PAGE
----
UPDATE: After this story published, the Louisiana Supreme Court turned over an interim report on diversion programs among the state’s district attorneys that was presented to the Louisiana Judicial Council in October 2018. “[E]valuating the full financial effects of diversion would require a system-wide analysis of the public defenders, courts, clerks, and other agencies that receive funding from fines and fees. It may be a more appropriate area of inquiry for the Legislature or the legislative auditor,” the report concluded. Read it here.
Around a decade ago, district attorneys across Louisiana ramped up pretrial diversion programs, drawing ire from critics who saw a money grab in their proliferation. A lack of oversight, critics said, made it hard to evaluate what benefit such programs had on the justice system.
Citing such “growing concerns,” Louisiana Supreme Court Chief Justice Bernette Johnson began an inquiry of the state’s 42 district attorneys and their diversion programs. The analysis Johnson envisioned would be taken up by the court’s research arm, the Louisiana Judicial Council, which she chaired. But it was never completed.
In 2023, Johnson’s request for information seems prescient. A major bribery scandal centered on diversion programs has erupted in the state, the full scale of which federal prosecutors have yet to lay out. Calls for oversight have reignited, and what little independent review of these programs has occurred has consistently found flaws and opportunities for abuse of power.
Don Landry expanded enrollment in a program called too restrictive under his predecessor, while contracting with an exclusive set of vendors.
No one seems to know — or will say — why Johnson’s inquiry appears to have fizzled. Reached by phone, Johnson, who retired in December 2020, declined to comment, referring questions to the current court.
“Although you’ll find discussion and consideration of diversion programs among the minutes of the Louisiana Judicial Council on the Supreme Court’s website, there was no formal written report prepared by the Court on pretrial diversion,” Trina Vincent, a spokeswoman for the LSC wrote in an emailed response.
More than a month ago, the LSC said it was working on responses to The Current’s questions and identifying information from district attorneys who turned over the data in 2018. “We will get back to you as soon as we can,” Robert Gunn, deputy judicial administrator for Community Relations, wrote June 24. Neither Vincent nor Gunn responded to The Current’s followup email for the information on July 5.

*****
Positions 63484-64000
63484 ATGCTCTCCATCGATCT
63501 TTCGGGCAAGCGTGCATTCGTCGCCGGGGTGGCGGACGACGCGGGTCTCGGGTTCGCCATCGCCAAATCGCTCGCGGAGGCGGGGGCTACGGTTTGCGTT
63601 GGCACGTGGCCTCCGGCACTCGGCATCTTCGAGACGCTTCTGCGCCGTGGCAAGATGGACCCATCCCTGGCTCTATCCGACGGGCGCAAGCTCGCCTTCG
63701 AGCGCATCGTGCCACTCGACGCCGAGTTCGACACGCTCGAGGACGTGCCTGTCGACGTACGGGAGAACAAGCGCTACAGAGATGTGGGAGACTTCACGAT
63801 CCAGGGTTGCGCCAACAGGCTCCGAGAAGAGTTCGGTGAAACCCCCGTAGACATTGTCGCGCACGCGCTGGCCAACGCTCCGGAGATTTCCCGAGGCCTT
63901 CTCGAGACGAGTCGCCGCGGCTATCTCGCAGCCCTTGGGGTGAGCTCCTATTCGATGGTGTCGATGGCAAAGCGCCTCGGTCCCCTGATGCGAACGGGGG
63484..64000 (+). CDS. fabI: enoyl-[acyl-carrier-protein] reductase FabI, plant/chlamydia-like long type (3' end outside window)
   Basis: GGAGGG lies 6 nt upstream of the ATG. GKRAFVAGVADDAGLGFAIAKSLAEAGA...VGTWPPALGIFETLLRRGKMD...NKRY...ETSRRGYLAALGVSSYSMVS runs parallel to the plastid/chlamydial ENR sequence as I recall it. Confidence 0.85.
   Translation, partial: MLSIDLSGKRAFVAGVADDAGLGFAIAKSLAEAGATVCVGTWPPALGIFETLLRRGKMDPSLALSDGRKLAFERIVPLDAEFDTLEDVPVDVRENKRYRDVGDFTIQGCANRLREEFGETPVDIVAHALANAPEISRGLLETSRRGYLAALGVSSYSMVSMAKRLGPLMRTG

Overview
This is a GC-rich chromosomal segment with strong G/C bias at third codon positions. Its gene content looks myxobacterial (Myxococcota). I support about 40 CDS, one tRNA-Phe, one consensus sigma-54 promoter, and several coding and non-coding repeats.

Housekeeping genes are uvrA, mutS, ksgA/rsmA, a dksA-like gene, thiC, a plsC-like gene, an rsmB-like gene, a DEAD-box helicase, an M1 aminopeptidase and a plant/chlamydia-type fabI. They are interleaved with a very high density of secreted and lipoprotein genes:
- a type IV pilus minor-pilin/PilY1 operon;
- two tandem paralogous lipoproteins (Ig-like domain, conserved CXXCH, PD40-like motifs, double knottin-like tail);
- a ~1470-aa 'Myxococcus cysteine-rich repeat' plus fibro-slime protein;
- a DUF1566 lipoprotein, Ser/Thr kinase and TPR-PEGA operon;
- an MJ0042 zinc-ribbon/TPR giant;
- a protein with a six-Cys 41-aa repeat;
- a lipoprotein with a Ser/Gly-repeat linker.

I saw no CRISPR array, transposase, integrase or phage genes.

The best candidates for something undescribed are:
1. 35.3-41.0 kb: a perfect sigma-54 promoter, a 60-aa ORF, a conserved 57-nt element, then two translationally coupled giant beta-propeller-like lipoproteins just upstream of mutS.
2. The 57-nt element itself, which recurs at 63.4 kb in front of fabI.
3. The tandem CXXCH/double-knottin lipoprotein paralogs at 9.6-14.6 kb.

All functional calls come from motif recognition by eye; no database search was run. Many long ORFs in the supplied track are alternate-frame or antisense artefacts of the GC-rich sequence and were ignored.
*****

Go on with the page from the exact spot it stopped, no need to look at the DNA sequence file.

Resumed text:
District attorneys have consistently defended diversion programs for their judicial economy. An official with the Louisiana District Attorneys Association says the Supreme Court study would not, in all likelihood, have prevented the recent scandal, which one watchdog has called “the largest criminal justice scandal on the state level I’ve seen in 40 years.”
A burdensome request
Johnson, now retired, asked every district attorney in the state to compile three years of data establishing the extent to which their offices were moving cases from the courtroom and into pretrial diversion programs. Her appeal for information was broad, asking for financial information, audits and documentation demonstrating the benefits of pretrial diversion, including “evidence of savings on incarceration, evidence of recidivism, etc.”
In her March 2018 letter to DAs, Johnson said she hoped to establish “the impact of such programs on the courts, indigent defenders, sheriffs, and other members of the criminal justice system.” She told the DAs she understood compiling the information would take time and might “entail some administrative burden.”
“We would appreciate your response not later than 60 days from the date of this letter,” she wrote.
Some DAs were unhappy about what they considered a burdensome request, according to a 2018 story in The Advocate, and it’s unclear just how many turned over their data.
DAs throughout the state operate their programs with little oversight and transparency, and while the Louisiana District Attorneys Association offers guidelines, which it says are regularly updated, DAs are under no obligation to abide by them. The state does not provide any funding to district attorneys’ offices for these programs but restricts how DAs can use the funds they generate.
“The model we have in Louisiana is admittedly not the best. It’s not even close to the best,” says Loren Lampert, executive director of the Louisiana District Attorneys Association, acknowledging the lack of data to support the effectiveness of the programs. “There are a few individual DAs who track recidivism rates for certain programs,” he says. “Unfortunately [studying outcomes] would probably cost just as much money as it would be to run the program for a year. Tracking that would be awesome, but difficult.”